N. T. Wright's Paul: In Fresh Perspective
N. T. Wright, or Nicholas Thomas Wright, is a former Anglican minister – namely the Bishop of Durham – who is widely considered a gifted biblical scholar and prolific author in the field of Christian theology and Early Christianity, and especially Pauline texts . Despite his reluctance, N. T. Wright is unavoidably associated with more or less a different approach to the reading of Apostle Paul, which has gained currency as “the new perspective” – a term coined by James Dunn . While Wright regards himself as “deeply orthodox theologian”, or an evangelical with unswerving commitment to the Christian orthodoxy, some of his contemporaries see his influence in Pauline studies as “traversing denominational divides and attracting Roman …show more content…
T. Wright’s book, Paul: In Fresh Perspective, is organized in two parts –Themes and Structures – each consisted of four chapters. Thus, part one – Themes – comprises the following chapters: Paul’s World, Paul’s Legacy, Creation and Covenant, Messiah and Apocalyptic, and Gospel and Empire, while in part two – Structures – are subsumed Rethinking God, Reworking God’s People, Reimagining God’s Future and the final chapter Jesus, Paul and the Task of the Church. The book is undoubtedly demonstrative of Wright’s approach to Pauline studies.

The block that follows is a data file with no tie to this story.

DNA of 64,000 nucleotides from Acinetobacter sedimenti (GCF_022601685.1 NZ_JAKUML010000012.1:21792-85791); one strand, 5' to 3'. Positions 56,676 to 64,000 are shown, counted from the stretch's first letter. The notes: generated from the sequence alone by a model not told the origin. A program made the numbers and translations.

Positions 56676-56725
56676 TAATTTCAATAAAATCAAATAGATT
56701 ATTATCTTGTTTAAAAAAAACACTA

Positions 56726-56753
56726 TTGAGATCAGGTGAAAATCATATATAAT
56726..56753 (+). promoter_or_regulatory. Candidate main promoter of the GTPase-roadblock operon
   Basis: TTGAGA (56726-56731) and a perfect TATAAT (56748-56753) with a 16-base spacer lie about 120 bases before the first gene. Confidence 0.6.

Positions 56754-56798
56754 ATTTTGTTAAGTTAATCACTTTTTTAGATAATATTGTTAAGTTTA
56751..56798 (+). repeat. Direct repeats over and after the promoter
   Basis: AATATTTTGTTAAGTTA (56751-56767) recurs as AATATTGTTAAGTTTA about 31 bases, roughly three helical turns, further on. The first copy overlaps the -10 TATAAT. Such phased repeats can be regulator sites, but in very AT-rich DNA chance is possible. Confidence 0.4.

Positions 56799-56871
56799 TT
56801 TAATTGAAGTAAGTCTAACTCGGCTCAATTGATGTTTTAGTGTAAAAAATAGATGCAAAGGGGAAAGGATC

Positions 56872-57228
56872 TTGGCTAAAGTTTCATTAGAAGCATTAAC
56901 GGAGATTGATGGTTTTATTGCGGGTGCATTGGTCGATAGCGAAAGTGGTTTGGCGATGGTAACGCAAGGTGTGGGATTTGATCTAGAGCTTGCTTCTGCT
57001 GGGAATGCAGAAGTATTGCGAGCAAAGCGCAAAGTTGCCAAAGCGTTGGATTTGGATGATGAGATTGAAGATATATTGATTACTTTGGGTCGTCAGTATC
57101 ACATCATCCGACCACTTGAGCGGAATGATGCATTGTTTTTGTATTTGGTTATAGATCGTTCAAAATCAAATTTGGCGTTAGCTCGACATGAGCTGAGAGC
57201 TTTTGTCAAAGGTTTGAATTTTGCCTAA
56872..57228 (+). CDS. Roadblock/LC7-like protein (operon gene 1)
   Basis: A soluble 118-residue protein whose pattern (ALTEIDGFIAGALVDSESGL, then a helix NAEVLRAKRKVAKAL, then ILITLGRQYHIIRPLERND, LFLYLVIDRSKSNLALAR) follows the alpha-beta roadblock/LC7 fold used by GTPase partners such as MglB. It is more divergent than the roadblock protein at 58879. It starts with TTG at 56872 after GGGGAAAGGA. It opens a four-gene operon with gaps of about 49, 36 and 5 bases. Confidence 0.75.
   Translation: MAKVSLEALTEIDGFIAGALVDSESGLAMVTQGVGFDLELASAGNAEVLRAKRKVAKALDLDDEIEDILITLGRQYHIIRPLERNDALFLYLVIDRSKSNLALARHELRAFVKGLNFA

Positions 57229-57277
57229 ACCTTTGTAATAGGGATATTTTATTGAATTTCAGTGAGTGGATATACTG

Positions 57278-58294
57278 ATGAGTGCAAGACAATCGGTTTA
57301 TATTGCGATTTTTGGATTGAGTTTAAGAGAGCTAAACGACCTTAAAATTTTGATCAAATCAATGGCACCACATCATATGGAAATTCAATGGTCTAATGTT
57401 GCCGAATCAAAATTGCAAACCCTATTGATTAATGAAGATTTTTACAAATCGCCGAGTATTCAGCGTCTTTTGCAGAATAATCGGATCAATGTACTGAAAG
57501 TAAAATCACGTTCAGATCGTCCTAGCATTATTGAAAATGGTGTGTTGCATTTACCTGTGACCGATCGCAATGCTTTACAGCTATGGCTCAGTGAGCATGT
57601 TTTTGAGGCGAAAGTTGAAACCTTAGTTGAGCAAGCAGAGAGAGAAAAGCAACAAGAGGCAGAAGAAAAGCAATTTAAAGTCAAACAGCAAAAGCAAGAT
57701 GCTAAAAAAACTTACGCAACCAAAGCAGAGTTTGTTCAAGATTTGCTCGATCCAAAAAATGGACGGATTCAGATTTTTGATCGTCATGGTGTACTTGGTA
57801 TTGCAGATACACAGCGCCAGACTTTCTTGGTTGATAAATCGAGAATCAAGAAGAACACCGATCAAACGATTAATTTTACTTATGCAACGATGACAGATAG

In the preface, Wright outlines the argument of his book, hence his method of approaching Apostle Paul, describing the reading of Paul as “a bit like climbing a mountain” . Thus, according to the author, “there are many routes… and those who are used only to the easy tourist path sometimes forget that the scaling of the vertical crags is not only more exciting but might sometimes get you to the top more quickly” . So, what Wright attempts, according to his own words, is to “map various paths, each of which… leads to the summit” . As stated by Wright, the first chapter, Paul’s World, Paul’s Legacy, is intended to serve as a general introduction , which not only sets the scene for the following ones, but also, and perhaps more importantly, introduces his method of understanding Paul’s thought, namely the narrative study of Pauline